My idea for structure was a very 'instinctual' one - I did to Brian's poem what I often do to mine - type it out then go through and just 'feel' for where I'd put the line breaks. Obviously, my interpretation will be very different to Brian's - but it is an interesting exercise, taking another's work and changing lineation. A good exercise I often do with my kids is to take a piece of prose (non-fiction, like a recipe often works well) and turn it into a poetic form. It's good because it forces you to look at how words work alongside one another, and how breaking them apart can really change things.

It reminds me of the poem by Heaney, 'Mid Term Break'. In it, a child is walking through a house during a wake - his brother was knocked down in a car. Heaney writes about how his mother:

...held my hand

In hers and coughed out angry tearless sighs.

It's the line and stanza break between his hand and his mother's which holds all the meaning - the sense that he feels separate from her, that she is so swallowed up by her grief and anger that she almost doesn't know he's there.

That's the power of lineation, I feel.


Brian Aird at 14:22 on 13 January 2006  Report this post
I read my poem out at my Writers Circle and found I did indeed tend to break the flow at certain points where I wanted to draw attention to feeling (or where my own emotion intervened).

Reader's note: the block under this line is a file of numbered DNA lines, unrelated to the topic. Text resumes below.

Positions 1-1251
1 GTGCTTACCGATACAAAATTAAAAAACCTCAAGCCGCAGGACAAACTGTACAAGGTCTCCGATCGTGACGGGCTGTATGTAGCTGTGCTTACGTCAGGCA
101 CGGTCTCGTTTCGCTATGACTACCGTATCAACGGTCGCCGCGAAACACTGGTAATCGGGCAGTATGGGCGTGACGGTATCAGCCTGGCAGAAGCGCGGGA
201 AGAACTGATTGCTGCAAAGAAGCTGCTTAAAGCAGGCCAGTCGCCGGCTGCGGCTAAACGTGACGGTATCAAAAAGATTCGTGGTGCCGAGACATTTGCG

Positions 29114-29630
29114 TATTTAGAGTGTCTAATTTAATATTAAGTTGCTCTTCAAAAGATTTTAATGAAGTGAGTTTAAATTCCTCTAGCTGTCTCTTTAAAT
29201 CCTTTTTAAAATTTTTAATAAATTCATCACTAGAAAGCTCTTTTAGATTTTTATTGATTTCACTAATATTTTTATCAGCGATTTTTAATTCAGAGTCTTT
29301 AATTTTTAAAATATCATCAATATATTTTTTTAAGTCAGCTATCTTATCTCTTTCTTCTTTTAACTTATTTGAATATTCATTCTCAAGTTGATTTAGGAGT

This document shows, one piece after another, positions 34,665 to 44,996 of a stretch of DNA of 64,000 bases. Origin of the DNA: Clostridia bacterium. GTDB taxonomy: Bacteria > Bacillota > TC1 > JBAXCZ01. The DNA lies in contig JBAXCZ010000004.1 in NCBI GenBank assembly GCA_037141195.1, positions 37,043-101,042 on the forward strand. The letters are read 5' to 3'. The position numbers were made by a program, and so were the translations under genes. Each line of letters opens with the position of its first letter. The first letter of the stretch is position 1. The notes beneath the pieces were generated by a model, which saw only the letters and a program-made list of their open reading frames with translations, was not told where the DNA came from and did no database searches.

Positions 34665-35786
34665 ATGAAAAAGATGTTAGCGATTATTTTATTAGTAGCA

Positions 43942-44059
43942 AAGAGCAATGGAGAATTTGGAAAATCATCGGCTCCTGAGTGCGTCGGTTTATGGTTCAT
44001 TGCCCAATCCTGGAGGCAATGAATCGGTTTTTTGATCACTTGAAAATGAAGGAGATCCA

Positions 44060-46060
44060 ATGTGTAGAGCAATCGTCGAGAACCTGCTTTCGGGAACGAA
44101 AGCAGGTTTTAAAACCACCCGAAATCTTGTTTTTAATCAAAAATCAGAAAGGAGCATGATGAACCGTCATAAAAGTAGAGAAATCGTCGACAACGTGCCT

I think a poem destined for others to read out is not likely to be read the same way twice and some performers may want to choose their own rhythm and make their own line breaks.

The value of the poet making using lineation to mark emphasis and draw out associations is that at least the reader has some idea of the author's original interpretation. In the past I have only used commas, but line breaks and line abutments make it more obvious and possibly more interesting.

Brian


DJC at 15:27 on 13 January 2006  Report this post
Absolutely - line and stanza breaks are a fundamental element of meaning in poetry - although they can, initially seem random, reworking can bring out some interesting ways of breaking phrases apart, and, along with enjambement, can give the poem meanings beyond the words themselves.